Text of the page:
L-I-S-T-E-N. Educate customers vs. listen to them. Marketing-driven vs. market-driven vs. customer-driven companies. To me, debates about these terms do not amount to semantic nitpicking. Rather, they reflect one's fundamental, strategic posture toward the marketplace.
Business winners—from chicken to kiwis to two-by-fours—tend to be especially responsive to customers. That is, they listen, adjust, listen some more, and adjust some more. Losers develop products in a vacuum; they then try to educate their customers about the products' ostensible benefits, without having listened extensively to raw impressions from the marketplace.
Many science- and technology-based companies have awakened to the need to be more customer- or market-focused. Their response, however, is often to call in some marketing professors to provide new analytic tools. Or to centralize the marketing staff around a newly appointed senior vice president of marketing.
Analysis is generated. Plans are formulated. But little of substance ensues. Why? Because creating a market- or customer-responsive company is 5 percent technique and 95 percent attitude.
Consider that hated word—educate. The marketers tell us we should be more thorough and systematic when educating our customers about our products' attributes. The problem with that approach is that we are probably in a pickle in the first place because we ignored the fundamental first step—constant contact with our customers.
My former McKinsey-Tokyo colleague, Ken Ohmae, reports that the average Japanese consumer electronics product design engineer spends one-half of each year out in the market visiting customers and dealers, attending trade shows, and holding regional product conferences with salesmen and dealers to get direct feedback. It is a rare American counterpart company that manages to send (or to force) a design engineer into the field five days a year to attend two trade shows and make one department store visit.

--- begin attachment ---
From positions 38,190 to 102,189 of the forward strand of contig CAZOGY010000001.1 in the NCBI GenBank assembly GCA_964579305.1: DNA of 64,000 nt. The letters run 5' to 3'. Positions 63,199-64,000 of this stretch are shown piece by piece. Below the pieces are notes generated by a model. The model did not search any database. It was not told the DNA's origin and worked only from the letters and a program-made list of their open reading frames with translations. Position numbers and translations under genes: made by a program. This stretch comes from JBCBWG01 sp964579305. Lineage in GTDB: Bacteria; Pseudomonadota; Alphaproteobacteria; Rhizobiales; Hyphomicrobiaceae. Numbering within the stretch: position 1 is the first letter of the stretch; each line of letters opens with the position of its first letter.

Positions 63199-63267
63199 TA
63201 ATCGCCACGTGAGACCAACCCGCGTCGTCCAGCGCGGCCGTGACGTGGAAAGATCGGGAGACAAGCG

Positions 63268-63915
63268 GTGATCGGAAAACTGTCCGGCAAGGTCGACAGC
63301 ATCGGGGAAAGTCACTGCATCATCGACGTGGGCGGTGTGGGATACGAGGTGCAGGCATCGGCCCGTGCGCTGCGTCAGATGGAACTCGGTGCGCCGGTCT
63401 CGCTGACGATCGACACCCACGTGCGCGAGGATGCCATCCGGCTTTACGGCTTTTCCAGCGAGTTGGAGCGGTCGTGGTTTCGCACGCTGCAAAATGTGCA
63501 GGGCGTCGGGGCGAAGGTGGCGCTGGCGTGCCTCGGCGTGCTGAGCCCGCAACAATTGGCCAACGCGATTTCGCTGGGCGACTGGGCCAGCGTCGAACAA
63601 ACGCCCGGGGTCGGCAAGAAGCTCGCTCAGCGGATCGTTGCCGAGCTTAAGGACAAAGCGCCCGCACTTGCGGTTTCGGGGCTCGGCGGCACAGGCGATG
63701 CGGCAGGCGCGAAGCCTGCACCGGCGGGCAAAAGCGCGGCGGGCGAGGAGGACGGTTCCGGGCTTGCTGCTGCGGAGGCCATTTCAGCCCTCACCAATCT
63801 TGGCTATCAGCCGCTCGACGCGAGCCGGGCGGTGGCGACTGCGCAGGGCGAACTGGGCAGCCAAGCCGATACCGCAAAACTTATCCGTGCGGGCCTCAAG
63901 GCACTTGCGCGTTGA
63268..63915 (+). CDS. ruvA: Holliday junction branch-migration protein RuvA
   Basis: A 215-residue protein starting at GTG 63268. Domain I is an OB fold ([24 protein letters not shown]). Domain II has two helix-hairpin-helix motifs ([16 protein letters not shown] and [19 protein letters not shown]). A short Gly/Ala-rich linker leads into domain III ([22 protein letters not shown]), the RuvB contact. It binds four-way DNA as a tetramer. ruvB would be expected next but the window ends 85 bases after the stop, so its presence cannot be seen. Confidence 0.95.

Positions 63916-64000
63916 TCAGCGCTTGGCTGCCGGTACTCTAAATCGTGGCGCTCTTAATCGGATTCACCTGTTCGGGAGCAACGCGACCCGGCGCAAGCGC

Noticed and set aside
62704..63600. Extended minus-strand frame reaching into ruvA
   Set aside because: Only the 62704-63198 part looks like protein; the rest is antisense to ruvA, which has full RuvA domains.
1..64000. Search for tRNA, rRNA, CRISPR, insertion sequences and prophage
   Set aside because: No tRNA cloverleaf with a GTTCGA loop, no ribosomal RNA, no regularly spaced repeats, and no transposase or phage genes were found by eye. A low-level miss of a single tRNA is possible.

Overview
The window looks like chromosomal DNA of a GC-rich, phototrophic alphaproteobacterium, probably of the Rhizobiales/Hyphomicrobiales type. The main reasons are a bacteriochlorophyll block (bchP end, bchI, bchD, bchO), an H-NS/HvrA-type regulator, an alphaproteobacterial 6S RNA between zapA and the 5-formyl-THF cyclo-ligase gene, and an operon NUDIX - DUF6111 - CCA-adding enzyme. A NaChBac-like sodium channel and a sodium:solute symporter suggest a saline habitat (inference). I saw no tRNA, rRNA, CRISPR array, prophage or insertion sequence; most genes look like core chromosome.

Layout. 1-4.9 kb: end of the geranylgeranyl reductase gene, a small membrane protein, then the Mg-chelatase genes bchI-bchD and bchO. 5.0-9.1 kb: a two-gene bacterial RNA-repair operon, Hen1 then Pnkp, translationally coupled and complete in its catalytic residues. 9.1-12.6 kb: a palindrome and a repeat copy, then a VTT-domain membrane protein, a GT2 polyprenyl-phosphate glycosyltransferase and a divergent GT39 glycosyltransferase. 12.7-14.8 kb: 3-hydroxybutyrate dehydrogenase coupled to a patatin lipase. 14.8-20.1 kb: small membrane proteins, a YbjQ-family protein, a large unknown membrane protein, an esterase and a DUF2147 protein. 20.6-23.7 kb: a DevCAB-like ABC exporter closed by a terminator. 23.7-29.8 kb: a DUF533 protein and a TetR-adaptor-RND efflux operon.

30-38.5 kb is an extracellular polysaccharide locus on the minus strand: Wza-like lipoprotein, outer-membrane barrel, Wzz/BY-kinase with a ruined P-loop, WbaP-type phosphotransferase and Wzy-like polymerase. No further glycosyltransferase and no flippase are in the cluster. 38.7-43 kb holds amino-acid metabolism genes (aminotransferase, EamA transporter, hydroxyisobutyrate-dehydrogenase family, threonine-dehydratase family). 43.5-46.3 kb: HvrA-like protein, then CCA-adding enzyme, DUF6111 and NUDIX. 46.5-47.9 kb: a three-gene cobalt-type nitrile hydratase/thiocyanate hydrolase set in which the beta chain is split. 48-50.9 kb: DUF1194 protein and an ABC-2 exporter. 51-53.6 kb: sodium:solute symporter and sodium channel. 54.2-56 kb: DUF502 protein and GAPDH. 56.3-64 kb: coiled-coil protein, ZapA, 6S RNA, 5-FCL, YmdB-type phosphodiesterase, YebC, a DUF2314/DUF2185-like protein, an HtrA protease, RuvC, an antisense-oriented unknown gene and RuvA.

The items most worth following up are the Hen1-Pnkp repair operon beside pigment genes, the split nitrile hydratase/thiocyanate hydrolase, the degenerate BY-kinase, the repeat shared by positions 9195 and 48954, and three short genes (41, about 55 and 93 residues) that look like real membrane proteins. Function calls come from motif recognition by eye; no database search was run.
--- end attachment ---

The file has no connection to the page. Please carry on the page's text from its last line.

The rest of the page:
To educate is to tell, to talk. Educating presumes we know of what we speak. Few of us do. Surely we know why we think the product or service is great; how we think it will help our potential customer. But are we sure our "facts" match with the customer's perception? They seldom do. The customer's perception of our product is based on a complex of history, word-of-mouth information, an inadvertent bad experience five years ago (long forgotten by us) and perhaps a competitor's recent small act of courtesy.
"Listen," "naive" and "frequent" are three words I prefer to use in combination. We all listen—but how recently and continuously? Remember the six of every 12 months that the Japanese designer is in the field. That's continuity of the first order! And do we really listen naively—do we keep our mouths shut and our ears open? It's so tempting to rebut the customer's "soft" argument with a technical rejoinder.
Closely related to the dichotomy between listening and educating is the difference among marketing, market-driven, or customer-driven companies. I much prefer market-driven over marketing-driven. Marketing-driven, in practice, connotes technique-driven. Market-driven means driven by the real circumstances out there (by constant contact with customers again). But the best option, to my mind, is a customer-driven company. Customers—not markets—buy products or services.
The debate about marketing focus vs. customer focus is even seeping into the traditional marketing bastions such as the world of the consumer packaged goods companies. The giants in the industry are being challenged by new and smaller competitors, who rapidly sense new market opportunities, who are abandoning mainly spurious economies of scale, and who launch assault after assault on previously hallowed principles.
Mrs. Fields Cookies and Dreyer's Grand Ice Cream are typical of the new, small, effective players. Campbell Soup is a traditional packaged goods company that is fighting back, by systematically keeping in direct touch with leading-edge restaurants and gourmet stores in order to ferret out new trends and tastes before the rest of the pack discovers them.
Affluence, technology, advances in flexible manufacturing, new and flexible communications media, a new concern with quality and service—all are leading consumers (both businesses and individuals) to demand more variety and quality from producers of goods and services. Traditional marketing techniques and educating processes are no longer sufficient.
Customer responsiveness means listening, tailoring the offering, listening again, and tailoring again. Are your product designers spending 50 percent of their time in the field?
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